For greenhouse growers, the U.S. Green Building Council is a tough nut to crack, especially when it comes to its Leadership in Energy and Environmental Design (LEED) certification process.
LEED is a prestigious third-party certification program and a national benchmark that promotes a whole-building approach to sustainability in five key areas of human and environmental health, says Dr. Bodie Pennisi, Horticulture Department, University of Georgia. These five areas include: LEED development, water savings, energy efficiency, materials selection and indoor environmental quality.
This certification lacks any official agricultural connection to indoor plants and the role they play in improving human health by improving indoor air quality, Pennisi says. Green Plants For Green Buildings (GPGB) President Mike Lewis adds, “Ironically enough, you can have the greenest building on the planet and do not have a single living plant in it. Isn’t that weird?
“If you look at the ads and catalogs of all the vendors that supply LEED certified buildings with their cabinets, carpet, paint, the HVAC, those pages are filled with pictures of palm trees and blooming plants, because people identify plants with being green.”
Project Carbon is hoping to bridge that disconnect through the work of Drs. Bodie Pennisi and Marc van Iersel from the University of Georgia, which is funded by the National Foliage Foundation (NFF).
Cold, Hard Facts
Project Carbon, short for Quantification of Carbon Assimilation in Interiorscape Plants, aims to address this question: If an interiorscape of a certain size and plant species is implemented under typical light levels, how much carbon would be removed from the air over a given period?
Pennisi and van Iersel worked with 216 4-inch plants under three light levels. The plants used were Ficus benjamina, pothos, philodendron, sansevieria, aglaonema and spathiphyllum. After a ten-week period, these plants “fixed” a total of 700 grams of carbon under simulated conditions, Pennisi reports.
Also in their findings she adds, “Plants absorb carbon dioxide as a molecule. One might argue that what should be reported as a positive impact on the environment is the carbon dioxide removal and not just carbon removal.”
The results of Project Carbon are currently in the preliminary stage. Pennisi will be presenting her and van Iersel’s findings at the Tropical Plant Industry Exhibition (TPIE) this month, January 14-16.
Along with carbon dioxide removal, prior research has found indoor plants excel at removing a significant amount of volatile organic compounds (VOCs). In what Pennisi calls “phytoremediation,” plants in closed quarters can aid in depleting the air of octane, benzene, trichloroethylene and formaldehyde, to name a few. These VOCs emanate from such things as carpeting, occupants, newspapers, CD players and adhesives.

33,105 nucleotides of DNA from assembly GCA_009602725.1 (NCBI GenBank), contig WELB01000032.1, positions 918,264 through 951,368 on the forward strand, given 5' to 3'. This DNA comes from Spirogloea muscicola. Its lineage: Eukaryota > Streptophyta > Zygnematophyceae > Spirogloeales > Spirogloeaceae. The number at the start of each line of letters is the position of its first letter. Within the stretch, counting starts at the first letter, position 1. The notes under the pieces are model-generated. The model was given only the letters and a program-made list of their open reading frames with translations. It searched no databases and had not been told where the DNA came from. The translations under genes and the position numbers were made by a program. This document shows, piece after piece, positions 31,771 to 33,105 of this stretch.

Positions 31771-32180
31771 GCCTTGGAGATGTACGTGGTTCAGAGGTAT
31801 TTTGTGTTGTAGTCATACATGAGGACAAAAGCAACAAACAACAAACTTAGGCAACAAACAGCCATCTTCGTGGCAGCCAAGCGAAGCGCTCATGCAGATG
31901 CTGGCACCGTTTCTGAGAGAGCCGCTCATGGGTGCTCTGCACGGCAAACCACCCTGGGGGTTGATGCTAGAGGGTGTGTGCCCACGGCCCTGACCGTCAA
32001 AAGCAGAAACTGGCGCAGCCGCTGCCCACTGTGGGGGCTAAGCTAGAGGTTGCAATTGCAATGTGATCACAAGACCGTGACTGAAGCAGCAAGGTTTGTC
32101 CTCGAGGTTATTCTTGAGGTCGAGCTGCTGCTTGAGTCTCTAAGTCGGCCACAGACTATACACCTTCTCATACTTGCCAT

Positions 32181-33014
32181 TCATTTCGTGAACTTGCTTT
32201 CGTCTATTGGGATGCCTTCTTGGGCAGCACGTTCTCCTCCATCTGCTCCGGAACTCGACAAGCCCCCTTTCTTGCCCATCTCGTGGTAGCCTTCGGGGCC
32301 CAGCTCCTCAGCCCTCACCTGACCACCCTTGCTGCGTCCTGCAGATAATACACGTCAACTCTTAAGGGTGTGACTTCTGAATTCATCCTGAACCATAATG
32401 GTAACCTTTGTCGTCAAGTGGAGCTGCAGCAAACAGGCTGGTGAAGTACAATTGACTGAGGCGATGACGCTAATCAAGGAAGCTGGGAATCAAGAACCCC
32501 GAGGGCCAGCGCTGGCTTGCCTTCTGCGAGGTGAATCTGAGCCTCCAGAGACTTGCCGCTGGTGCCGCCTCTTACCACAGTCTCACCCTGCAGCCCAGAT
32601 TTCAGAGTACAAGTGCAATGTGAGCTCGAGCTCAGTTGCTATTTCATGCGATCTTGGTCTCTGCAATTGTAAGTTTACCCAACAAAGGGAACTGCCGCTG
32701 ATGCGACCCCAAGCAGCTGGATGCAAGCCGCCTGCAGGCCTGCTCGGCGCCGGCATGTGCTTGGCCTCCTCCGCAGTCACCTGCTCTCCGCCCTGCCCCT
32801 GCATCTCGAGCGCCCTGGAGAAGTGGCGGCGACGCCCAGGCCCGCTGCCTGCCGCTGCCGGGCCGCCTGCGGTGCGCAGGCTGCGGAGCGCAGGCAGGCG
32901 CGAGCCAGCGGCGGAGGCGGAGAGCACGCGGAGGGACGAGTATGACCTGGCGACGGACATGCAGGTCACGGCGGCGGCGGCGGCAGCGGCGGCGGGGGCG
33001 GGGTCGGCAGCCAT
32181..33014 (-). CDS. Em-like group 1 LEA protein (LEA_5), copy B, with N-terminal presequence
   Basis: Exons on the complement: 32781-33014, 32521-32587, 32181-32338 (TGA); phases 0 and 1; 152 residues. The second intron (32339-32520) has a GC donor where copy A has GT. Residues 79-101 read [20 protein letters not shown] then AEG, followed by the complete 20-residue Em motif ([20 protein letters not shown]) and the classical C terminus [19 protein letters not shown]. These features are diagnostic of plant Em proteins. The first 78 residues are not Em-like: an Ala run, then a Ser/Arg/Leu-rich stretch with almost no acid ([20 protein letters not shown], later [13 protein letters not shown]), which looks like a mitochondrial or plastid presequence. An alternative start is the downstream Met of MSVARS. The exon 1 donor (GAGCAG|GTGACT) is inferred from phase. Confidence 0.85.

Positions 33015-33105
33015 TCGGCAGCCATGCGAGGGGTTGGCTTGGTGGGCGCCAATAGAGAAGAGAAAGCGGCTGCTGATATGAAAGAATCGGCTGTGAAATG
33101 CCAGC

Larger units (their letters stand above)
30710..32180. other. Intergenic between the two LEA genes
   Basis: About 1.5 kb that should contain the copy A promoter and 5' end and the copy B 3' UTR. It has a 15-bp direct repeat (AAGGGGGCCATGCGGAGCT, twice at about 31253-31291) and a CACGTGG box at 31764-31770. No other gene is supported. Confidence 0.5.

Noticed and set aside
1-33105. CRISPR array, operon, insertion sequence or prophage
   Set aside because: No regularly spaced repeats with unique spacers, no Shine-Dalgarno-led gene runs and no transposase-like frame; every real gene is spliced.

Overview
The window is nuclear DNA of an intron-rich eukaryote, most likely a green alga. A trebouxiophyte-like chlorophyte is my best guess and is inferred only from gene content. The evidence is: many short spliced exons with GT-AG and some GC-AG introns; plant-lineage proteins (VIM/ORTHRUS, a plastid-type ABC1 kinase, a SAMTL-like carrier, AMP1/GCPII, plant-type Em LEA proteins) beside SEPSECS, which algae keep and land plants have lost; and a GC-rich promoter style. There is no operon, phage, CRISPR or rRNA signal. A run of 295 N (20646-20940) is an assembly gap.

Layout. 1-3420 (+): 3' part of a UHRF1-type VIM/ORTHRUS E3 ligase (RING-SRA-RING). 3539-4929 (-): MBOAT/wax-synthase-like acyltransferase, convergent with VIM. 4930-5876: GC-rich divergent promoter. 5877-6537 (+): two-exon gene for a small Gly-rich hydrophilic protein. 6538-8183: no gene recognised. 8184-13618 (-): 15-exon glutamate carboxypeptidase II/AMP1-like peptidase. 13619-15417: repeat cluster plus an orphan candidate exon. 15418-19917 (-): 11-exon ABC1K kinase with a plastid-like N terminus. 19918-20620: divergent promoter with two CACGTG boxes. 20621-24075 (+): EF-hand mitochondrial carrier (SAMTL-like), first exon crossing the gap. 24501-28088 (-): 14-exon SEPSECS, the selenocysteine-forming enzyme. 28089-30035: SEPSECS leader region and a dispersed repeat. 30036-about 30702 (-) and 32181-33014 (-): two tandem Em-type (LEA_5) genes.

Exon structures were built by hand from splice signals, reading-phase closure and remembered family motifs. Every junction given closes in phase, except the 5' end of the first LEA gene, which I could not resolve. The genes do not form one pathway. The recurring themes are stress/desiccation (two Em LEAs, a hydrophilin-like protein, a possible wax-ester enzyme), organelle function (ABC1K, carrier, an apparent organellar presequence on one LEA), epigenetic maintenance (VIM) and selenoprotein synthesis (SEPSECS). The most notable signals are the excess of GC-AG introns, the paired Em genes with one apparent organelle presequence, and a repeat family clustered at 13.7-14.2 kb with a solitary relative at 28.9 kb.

“We’re seeing some shift away from using plants in newly designed buildings because of cleaner, more stylized designs,” GPGB President Mike Lewis says. “We feel it’s important that at a table when a building is being designed or renovated that plants be represented. Lacking any real data regarding the carbon removal capabilities of live plants, it was difficult to make that case.”
Lewis goes on to say that a new, fresh scientific argument is needed in earnest to make a real impression on today’s architects, interior designers and building owners. “We’re not out of the game by any means and that’s why we’re pushing hard with Project Carbon,” Lewis says.
Before the Funding
Well before the NFF funding, the groundwork for research efforts like Project Carbon was laid by the U.S. Military and NASA research scientist Bill Wolverton back in the 1960s, Pennisi says.
Wolverton began to experiment with water hyacinths and other swamp plants. He tested their ability to clean up contaminates from water, specifically Agent Orange. He then moved his work to the BioHome at NASA’s Stennis Space Center to study indoor house plants as air purifiers.
Pennisi says Wolverton hypothesized that plants emit water vapor that creates a pumping action to pull contaminated air down around a plant’s roots. There, it’s converted into food for the plant.
She adds that other researchers have shown VOC removal through a plant’s stomatal uptake, absorption and adsorption to plant surfaces. “Plants do a lot more than people realize,” Lewis says. “Scientists know it, people know it, but no one has done any quantifiable measurement on exactly what they do. We need good, strong talking points–Project Carbon being one of them.”